181 F.2d 606
McDANIEL et al.
CALIFORNIA-WESTERN STATES LIFE INS. CO.
United States Court of Appeals Fifth Circuit.
May 2, 1950.
Rehearing Denied May 23, 1950.
C. W. Kennedy, Jr., Crockett, Tex., for appellants.
Tarlton Morrow, Houston, Tex., for appellee.
Before HOLMES, McCORD, and BORAH, Circuit Judges.
McCORD, Circuit Judge.
This suit was brought by the widow of Roy Lee Smith against California-Western States Life Insurance Company on a policy of life insurance in the face amount of $5,105.
The principal questions confronting us for determination are (1) whether an aviation exclusion clause constitutes a valid and effective part of the policy contract; and if so, (2) whether the insured met his death within the exclusion of such clause, so as to preclude recovery under the policy except for the premiums paid thereon.
The material facts, as stipulated and found by the trial court, reveal that the insured, Roy Lee Smith, while serving in the Navy as an Aviation Machinist Mate, First Class, entered into the contract of insurance here under consideration with the defendant in the latter part of March, 1947. The insured's wife, Rachel V. Smith, was named beneficiary in the policy of insurance, and his son, Jimmie L. Smith, was designated contingent beneficiary. The policy is of the endowment type, with a face value of $5,105, and provides under a "Family Income Rider" for the payment of $102 per month for a period of twenty years after which the face amount becomes payable. At the time of issuance of said policy, the insured agreed to pay the premiums due thereon monthly by government allotment from his salary, and did pay such premiums up until the time of his death.
When the application for the policy in question was forwarded to the home office of the Company by its soliciting agent, the Company authorized the issuance and delivery of the policy on the condition that an aviation exclusion clause rider be attached to and made a part of the policy contract. It is without dispute that the policy, as finally approved and delivered to the insured, did contain such aviation exclusion clause, as required by the Company. However, when the policy was delivered to the insured by the Company's agent, he secured Smith's signature to the copy of the aviation exclusion clause which was returned to the Company, but did not require Smith to sign that copy of the aviation exclusion clause attached to the policy left in his possession. This fact was not known to the Company until after the death of the insured on April 25, 1948. At that time, the policy in question was in full force and effect.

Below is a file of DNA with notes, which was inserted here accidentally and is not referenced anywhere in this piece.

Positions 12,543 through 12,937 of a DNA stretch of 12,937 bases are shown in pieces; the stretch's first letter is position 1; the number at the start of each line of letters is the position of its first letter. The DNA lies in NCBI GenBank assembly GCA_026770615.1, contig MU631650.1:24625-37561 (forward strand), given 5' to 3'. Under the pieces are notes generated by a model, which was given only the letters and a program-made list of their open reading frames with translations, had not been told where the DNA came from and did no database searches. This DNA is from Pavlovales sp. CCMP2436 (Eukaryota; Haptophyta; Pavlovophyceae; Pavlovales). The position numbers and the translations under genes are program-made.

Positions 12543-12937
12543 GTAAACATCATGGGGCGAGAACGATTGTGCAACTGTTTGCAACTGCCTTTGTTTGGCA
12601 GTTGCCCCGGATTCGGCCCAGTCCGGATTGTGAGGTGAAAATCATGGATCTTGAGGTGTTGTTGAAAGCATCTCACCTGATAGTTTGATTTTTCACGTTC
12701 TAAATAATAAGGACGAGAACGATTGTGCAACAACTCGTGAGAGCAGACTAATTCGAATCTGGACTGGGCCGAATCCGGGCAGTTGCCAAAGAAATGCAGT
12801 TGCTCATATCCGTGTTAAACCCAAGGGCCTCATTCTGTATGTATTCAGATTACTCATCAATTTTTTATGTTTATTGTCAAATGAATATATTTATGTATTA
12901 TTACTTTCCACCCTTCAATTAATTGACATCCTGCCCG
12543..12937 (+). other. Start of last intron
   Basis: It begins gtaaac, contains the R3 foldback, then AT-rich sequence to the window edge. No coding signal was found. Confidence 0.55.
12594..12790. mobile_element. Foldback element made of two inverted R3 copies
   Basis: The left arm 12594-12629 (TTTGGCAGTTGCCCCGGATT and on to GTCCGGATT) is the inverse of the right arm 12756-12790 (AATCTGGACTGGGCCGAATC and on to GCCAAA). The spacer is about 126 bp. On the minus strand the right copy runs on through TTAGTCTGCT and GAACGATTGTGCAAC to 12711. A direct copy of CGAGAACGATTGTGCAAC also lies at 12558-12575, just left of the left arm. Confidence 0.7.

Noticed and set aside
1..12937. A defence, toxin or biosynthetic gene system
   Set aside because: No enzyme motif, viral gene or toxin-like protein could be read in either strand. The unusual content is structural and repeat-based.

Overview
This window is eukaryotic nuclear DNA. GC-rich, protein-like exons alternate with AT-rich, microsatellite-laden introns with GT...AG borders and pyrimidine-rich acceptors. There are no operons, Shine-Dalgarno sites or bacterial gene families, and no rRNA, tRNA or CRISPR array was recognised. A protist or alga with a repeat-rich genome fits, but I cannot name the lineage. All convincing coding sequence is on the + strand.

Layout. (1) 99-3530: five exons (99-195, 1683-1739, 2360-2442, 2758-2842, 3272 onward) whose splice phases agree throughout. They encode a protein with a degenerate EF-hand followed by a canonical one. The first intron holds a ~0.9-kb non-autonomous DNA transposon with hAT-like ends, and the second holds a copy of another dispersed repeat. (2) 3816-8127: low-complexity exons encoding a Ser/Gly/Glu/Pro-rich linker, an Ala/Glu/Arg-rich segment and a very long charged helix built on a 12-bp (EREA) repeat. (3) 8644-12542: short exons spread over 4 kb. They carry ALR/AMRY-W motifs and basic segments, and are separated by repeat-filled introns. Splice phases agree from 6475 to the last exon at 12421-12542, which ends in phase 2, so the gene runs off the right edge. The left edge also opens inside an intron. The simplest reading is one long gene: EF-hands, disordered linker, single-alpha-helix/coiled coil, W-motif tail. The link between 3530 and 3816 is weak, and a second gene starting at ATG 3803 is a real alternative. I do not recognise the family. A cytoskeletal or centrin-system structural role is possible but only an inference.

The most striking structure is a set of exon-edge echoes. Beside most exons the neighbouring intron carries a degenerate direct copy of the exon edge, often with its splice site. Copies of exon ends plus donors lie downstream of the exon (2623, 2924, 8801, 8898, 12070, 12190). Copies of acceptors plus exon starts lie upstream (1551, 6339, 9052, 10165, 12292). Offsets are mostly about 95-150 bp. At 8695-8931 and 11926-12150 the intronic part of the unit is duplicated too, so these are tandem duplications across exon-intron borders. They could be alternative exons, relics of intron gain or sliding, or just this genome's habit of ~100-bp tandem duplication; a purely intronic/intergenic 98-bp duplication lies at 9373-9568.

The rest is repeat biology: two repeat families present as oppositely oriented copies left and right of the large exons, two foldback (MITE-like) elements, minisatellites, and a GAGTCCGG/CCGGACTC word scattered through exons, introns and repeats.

It was stipulated by the parties that the insured met his death under the following circumstances: "While riding in a Navy plane along with other Navy personnel, which plane was engaged in simulated anti-submarine warfare operations, the plane crashed at sea for causes undetermined, and a search by aircraft and surface craft instituted immediately thereafter indicated that the plane had disintegrated on impact with no possibility of survivors. There were no eye-witnesses, and the body was not recovered."
We are of opinion the trial court correctly held that the aviation exclusion clause was a valid part of the policy contract, and that the insured met his death clearly within its terms. Cf. New York Casualty Company v. Ford, 5 Cir., 145 F.2d 599; Morrison v. Insurance Company of North America, 69 Tex. 353, 6 S.W. 605, 5 Am. St.Rep. 63; Aetna Insurance Co. v. Houston Oil & Transport Co., 5 Cir., 49 F.2d 121; New York Life Ins. Co. v. Rogers, 9 Cir., 126 F.2d 784.